Maybe I'm not as surprised as I should be. According to a recent Business Week commentary, "China Rethinks the American Way," the Chinese no longer look at U.S. corporate managers as role models. After all, much of the responsibility for the financial implosion of 2008 lies with reckless U.S. investment managers. (The Chinese ignore the fact that fault also lies with poorly conceived government policies that laid the groundwork for the financial collapse. For a thorough discussion of that aspect, see Lawrence White's Cato briefing paper, "How Did We Get Into This Mess?".)
But the Chinese frustration with America apparently goes beyond just our financial sector. As portrayed in the column, there's a growing nationalist ferment in China, and American cultural and economic values are being attacked. A book recently published over there called "China is Not Happy," calls for a "conditional split with the West," where China asserts its independence militarily, diplomatically, and of course economically.
Personally, I don't much care whether China models our economic and political system or not. If they think they can create enough wealth for a billion people through their own version of capitalism, then I predict no amount of foreign counseling will change their minds.
But the clearer thinkers in the Chinese government surely must understand this: China today can no more separate its economy from the West than we can separate ours from China. If the recent economic morass demonstrates anything, it is that the world economy is increasingly integrated. Political attempts to isolate either economy will inevitably lead to problems on both sides of the Pacific — starting with the fact that China's newfound wealth relies heavily on exports to the United States, and inexpensive imports from China have helped keep U.S. inflation in check this decade. (An interesting analysis of the American-Chinese economic relationship can be found in Ted Fishman's 2005 book, "China, Inc.".)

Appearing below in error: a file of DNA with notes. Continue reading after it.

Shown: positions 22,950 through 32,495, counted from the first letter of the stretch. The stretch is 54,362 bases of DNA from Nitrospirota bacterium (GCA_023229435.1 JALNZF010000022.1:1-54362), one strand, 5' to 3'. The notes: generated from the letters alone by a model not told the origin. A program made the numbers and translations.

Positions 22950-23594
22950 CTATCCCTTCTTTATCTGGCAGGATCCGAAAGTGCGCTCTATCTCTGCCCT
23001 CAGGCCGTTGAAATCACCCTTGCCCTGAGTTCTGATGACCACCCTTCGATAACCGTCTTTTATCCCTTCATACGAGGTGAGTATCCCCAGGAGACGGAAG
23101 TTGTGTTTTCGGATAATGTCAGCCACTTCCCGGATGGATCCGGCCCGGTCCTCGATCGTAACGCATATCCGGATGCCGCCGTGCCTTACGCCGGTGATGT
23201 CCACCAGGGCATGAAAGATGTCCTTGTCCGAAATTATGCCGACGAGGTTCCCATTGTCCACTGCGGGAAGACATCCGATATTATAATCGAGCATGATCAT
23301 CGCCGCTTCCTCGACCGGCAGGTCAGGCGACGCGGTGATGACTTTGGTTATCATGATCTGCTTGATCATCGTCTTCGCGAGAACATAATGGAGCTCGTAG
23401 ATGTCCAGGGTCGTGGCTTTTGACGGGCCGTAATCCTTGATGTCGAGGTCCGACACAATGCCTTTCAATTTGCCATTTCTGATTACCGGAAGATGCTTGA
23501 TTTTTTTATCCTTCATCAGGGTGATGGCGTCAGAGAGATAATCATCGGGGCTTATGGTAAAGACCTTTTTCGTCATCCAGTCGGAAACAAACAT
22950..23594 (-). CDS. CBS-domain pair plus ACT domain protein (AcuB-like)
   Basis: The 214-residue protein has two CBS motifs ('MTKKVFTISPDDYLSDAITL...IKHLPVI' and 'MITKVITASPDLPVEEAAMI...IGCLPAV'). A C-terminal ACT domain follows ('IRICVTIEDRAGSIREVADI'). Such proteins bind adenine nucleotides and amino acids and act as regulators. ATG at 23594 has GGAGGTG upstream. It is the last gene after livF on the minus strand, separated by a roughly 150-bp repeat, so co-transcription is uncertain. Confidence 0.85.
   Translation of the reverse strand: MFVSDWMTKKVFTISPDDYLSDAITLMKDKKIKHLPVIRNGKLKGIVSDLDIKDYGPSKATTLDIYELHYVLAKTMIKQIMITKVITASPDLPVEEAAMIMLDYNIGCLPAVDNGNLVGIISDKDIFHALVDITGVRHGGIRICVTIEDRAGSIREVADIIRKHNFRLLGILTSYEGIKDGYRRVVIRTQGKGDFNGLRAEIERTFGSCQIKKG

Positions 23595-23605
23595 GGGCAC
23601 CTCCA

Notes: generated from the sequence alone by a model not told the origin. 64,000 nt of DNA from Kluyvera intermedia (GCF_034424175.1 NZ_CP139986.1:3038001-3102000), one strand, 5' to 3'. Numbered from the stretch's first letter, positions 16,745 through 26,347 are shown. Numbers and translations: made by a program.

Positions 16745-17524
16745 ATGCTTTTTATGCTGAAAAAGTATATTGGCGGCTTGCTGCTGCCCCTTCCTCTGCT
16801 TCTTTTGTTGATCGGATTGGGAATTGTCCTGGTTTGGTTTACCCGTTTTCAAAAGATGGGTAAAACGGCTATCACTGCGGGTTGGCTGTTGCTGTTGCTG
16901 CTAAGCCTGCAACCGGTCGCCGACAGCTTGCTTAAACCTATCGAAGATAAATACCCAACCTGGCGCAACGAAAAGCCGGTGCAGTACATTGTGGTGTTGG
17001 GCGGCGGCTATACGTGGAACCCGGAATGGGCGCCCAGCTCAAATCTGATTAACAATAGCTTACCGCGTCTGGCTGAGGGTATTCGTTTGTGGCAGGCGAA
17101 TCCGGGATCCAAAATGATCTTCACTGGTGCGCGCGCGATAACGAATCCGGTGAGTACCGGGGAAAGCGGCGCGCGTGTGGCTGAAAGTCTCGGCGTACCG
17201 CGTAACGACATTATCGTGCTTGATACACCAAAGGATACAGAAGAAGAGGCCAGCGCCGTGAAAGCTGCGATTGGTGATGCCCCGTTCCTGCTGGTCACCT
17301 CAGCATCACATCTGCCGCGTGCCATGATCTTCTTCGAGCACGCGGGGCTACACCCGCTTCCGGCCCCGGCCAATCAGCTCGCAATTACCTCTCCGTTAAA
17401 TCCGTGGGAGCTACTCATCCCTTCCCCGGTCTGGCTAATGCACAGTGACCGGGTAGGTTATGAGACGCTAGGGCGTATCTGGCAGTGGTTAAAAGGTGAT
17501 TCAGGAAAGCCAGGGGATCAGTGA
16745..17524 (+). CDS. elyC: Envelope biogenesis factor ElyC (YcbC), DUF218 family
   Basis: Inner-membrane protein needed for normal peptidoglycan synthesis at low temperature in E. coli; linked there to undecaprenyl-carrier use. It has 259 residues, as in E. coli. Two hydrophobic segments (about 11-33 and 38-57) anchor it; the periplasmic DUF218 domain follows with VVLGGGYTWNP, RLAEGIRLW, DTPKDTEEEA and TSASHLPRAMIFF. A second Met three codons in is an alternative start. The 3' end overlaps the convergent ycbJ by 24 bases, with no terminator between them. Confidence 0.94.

Moreover, the Chinese are still in the very early stages of their market development. Their centralized economy has for decades stymied their ability to create wealth, which is why the authorities are hyperfocused on building and maintaining an export-driven manufacturing base. But despite their success in creating a thriving manufacturing belt which can generate both low-cost and high-tech products, the Chinese have a long way to go to create a self-sustaining economy. Noticeably absent is a capability to innovate in the area of advanced technologies, which is why the country has bent over backwards to lure innovative American and European businesses to its shores.
The fact is, despite Chinese capitalism's rise over the past decade and all the flaws of American capitalism, the latter remains the greatest wealth-generating machine the world has ever known. The Chinese don't have to emulate it, but they (and the rest of the world) will reap the benefits from it when our economy kicks into gear again.